Sarandon: Tom Greenhalgh (Drums), Crayola (Vocals & Guitar), and Alan Brown (Bass)
You know those “what if” scenarios people like to come up with? What if B
uddy Holly were still alive and recording music? What if Biz Markie had never recorded “Alone Again”? What if a hardcore punk band turned to indie rock? Well, I could spend a long time arguing the hypothetical repercussions of the first two scenarios, but I can provide a short, concrete example of what the third might sound like by introducing you to Sarandon, a trio from South London.
I tell you these guys really kick out the jams on their newest album Kill Twee Pop!. They have the chaotic energy that a hardcore rock band has with frenzied guitar playing and plenty of drum fills, but they rely more on catchy riffs and solid song structures than just going crazy on their instruments. And replace wild screaming with more low key yet still highly invigorated vocals that are reminiscent of The Ramones or other classic punk rock bands of that era. You really get a great feel for their style once the album’s title track starts off the listening experience. Once that song got into gear, everything I was going to say about Sarandon in this post popped into my head all at once and I knew I was going to love the rest of the album.
One particular aspect of Kill Twee Pop! that really sticks out is the quick and precise musicianship, which I briefly touched on above. As I also mentioned, Sarandon’s music has a sort of speedy madcap style to it, but everything is played so cleanly that it sounds incredibly clean and coherent. This is a stark contrast to bands like Melt Banana or The Locust where everything tends to meld into a wall of sonic fury. Not that there’s anything wrong with that. I mean, that’s what I love best about those two bands, but it’s nice to have groups like Sarandon come in and mix things up. Even so, they do seem to indulge in moments of seemingly more improvised noise making at the very beginning of “Very Flexible” and towards the end of “Massive Haircut” along the lines of their more cacophonous sibling bands.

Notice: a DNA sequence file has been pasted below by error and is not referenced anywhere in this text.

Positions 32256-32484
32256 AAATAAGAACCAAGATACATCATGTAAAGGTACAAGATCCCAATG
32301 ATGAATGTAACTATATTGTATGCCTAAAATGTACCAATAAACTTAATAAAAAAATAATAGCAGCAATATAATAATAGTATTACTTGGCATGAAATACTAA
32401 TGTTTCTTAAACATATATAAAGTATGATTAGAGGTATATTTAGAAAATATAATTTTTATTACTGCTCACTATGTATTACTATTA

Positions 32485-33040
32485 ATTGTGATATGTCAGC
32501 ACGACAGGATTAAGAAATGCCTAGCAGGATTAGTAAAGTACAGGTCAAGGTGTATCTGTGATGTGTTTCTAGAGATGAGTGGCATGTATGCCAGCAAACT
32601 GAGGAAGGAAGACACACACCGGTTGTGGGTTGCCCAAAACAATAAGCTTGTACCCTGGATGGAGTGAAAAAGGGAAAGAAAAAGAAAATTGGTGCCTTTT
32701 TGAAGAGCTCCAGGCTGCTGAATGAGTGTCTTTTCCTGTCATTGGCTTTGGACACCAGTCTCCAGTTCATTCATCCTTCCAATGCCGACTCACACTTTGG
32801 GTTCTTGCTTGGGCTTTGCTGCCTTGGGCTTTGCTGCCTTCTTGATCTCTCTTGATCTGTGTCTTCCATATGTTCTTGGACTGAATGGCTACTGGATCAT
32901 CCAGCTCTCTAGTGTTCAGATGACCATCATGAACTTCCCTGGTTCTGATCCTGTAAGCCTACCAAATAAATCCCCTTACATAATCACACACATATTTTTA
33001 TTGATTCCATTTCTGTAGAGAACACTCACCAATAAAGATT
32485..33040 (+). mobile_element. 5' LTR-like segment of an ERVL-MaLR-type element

Of all the great instrumentation, I particularly enjoy the heavy, dead-on drumming on this album. I always love a good drummer and Tom Greenhalgh manages to stray away from the typical rock percussion to come up with some great, catchy beats that really add some oomph to the tracks. “Remember Mavis?” stands above the rest as an incredible track for outstanding drumming. Even if you aren’t playing the song loud enough to have your floorboards shake, you still feel vibrations going up through your legs just because of how much the drums are quaking up the album at that point.
Kill Twee Pop! is an album that I cannot recommend highly enough for those of you who like high energy rock music or hardcore punk. Sarandon is one of those bands that crosses boundaries and is hard to classify within one single genre, but all the better in this case; it gives more people with more diverse musical tastes something to agree on. At least I hope so. I bet Sarandon hopes so as well.
For more information about Sarandon, visit their MySpace page.